Seven Steps for Developing a Destination of Distinction
I’ve been fortunate enough to lead destination branding projects for over 35 communities. As I look back at the variety of cultures, assets and politics surrounding every effort, these fundamental points stand out as the pillars for success when you are beginning a community branding initiative.
1. Identify your core stakeholders.
Every community has a group of core stakeholders that guide the direction of the destination. Yes, this is the same group most often accused of controlling the political pocketbooks of the town. Truth is, they stay involved and know how to get things done. If this group includes Tourism, the local Chamber, the City and Economic Development you’re ahead of the game. Without a group of passionate people behind a community branding effort, nothing happens.
2. Engage everyone else in the community - somehow.
When people have a chance to voice their opinion they feel valued. Granted, the most vocal citizens are the same ones who show up at council each month and seem to do nothing but complain. Nonetheless, they are passionate, even if they are sometimes misguided. Naysayers will exist. You'll have to get over it and move on. Providing a vehicle for citizen input on the vision of a community is important. And it should be, it's their community.
3. Authentic experiences matter if you want to be remembered as somewhere distinct.
Everywhere, and I mean every single community, says they are a great place to live, work and play. That may be true, but it not a distinct statement. If you are going to really consider branding your destination, you must first decide to fully commit to leveraging your soon to be established USP (unique selling proposition).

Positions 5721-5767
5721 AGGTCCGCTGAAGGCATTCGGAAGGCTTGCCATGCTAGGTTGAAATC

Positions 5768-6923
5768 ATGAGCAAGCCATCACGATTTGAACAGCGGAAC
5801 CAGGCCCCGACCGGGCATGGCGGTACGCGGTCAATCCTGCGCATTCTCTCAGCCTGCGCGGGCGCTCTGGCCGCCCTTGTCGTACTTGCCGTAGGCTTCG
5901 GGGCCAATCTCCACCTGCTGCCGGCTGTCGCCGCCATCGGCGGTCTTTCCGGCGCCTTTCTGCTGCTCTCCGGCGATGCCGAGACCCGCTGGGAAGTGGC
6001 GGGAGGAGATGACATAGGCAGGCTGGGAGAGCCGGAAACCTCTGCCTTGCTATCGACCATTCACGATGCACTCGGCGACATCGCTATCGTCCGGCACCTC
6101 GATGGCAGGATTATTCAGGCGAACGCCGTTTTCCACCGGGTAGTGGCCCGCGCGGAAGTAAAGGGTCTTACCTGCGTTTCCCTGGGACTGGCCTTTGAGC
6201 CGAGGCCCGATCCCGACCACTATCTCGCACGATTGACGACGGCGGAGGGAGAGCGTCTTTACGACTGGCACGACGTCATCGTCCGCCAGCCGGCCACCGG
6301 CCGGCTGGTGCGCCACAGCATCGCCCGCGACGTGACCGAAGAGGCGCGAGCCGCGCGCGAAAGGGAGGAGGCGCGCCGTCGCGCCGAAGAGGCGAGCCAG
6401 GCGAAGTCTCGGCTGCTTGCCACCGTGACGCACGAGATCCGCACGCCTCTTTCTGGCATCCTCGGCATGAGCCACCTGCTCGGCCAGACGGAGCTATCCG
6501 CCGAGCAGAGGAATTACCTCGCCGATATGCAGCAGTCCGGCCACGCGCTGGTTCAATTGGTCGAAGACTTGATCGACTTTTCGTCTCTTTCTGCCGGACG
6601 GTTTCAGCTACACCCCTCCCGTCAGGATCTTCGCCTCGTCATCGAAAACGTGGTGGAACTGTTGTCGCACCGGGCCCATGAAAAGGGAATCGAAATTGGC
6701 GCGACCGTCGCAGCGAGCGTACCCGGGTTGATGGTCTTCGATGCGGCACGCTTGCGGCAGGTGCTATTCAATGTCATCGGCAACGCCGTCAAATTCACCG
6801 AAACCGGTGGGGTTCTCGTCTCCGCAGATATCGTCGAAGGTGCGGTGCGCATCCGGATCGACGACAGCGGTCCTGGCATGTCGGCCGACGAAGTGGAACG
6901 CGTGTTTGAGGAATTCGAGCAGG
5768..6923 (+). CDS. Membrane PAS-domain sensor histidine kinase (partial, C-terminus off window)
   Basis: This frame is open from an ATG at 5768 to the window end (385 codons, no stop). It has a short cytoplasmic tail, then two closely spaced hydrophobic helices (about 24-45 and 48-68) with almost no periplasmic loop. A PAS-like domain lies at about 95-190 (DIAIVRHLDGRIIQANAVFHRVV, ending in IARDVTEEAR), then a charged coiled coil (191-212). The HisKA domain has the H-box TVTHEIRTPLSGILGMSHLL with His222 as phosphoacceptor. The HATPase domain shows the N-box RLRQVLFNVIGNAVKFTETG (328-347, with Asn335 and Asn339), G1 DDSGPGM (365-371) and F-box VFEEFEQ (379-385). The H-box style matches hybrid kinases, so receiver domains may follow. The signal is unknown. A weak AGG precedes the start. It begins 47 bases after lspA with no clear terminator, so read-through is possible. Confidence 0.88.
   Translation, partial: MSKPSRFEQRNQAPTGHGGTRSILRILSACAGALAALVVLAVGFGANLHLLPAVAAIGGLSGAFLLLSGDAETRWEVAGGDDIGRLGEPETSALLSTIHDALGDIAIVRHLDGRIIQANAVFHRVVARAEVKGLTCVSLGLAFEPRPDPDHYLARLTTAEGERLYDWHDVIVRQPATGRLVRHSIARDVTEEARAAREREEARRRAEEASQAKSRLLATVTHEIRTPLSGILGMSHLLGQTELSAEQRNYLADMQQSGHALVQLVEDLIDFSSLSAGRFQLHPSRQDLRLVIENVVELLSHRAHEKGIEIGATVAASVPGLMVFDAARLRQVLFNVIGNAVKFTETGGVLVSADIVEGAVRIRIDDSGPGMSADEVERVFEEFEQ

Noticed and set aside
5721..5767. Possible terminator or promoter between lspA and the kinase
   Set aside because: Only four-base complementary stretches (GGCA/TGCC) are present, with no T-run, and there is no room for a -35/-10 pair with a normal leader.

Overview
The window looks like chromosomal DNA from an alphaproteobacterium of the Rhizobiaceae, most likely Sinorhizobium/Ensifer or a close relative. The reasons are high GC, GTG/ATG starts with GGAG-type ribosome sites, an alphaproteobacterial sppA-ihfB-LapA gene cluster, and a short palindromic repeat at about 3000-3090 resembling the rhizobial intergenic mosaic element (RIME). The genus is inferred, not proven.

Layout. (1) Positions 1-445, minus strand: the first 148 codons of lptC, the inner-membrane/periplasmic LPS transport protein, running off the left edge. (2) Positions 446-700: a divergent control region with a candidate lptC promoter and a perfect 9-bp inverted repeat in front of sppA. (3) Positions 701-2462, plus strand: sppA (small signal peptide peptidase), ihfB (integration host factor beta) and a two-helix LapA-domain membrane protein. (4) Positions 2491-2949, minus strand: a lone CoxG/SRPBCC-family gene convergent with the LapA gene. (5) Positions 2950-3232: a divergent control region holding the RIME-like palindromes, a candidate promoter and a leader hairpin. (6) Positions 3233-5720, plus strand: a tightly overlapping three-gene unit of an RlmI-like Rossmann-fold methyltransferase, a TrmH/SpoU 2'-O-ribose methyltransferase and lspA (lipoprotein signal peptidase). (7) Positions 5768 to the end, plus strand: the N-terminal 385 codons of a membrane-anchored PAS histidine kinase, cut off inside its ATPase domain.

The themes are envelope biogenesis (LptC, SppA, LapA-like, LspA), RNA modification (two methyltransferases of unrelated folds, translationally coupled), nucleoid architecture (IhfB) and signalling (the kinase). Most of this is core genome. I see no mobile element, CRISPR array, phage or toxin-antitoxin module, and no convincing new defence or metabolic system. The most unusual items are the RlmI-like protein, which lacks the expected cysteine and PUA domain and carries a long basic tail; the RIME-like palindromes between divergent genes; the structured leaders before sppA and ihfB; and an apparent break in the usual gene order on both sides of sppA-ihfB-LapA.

4. What other people say does matter.
Have you ever gone house shopping and asked potential neighbors what they think of the neighborhood or community? Why wouldn't you do the same when learning the perceptions of your community? Ask neighboring community leaders and citizens what they think of your community. Good or bad, it's some of the most important feedback you could learn.
5. Taglines and logos are important, but way over emphasized.
This is only the tip of the iceberg when it comes to branding and marketing a destination. No one has ever made a decision to visit or move a business to a community because they liked their logo. This is probably the single most controversial area of community branding. Often a high-dollar price tag is assigned to a very complex branding project only to have one loud vocal citizen turn it into an overpriced logo design. Two primary tips to avoid this: 1) don't unveil a logo to celebrate the completion of the branding initiative (not sure I've ever seen McDonald's do this) 2)educate the public on the real insights of the project and how it will be used to make decisions moving forward.
6. Hire an outside (dare I say it) consultant to moderate the process.
Yes, the dreaded C word will instantly create cries to keep the business local; however, a local provider instantly creates conflicts over political alliances. An outsider brings a fresh unbiased perspective. Even Tiger Woods has a golf coach watch his swing.
7. Develop a marketing plan for success.
Most communities want to be recognized like Las Vegas, but seem to forget about the years of publicity, amount of investment and advertising that has been put behind it. Don’t expect to be recognized like McDonald’s, Nike or Apple if you’re spending like Taylor’s Bait Shop. More importantly, develop a marketing plan so you can see the affects of your efforts and measure the ROI of the dollars spent.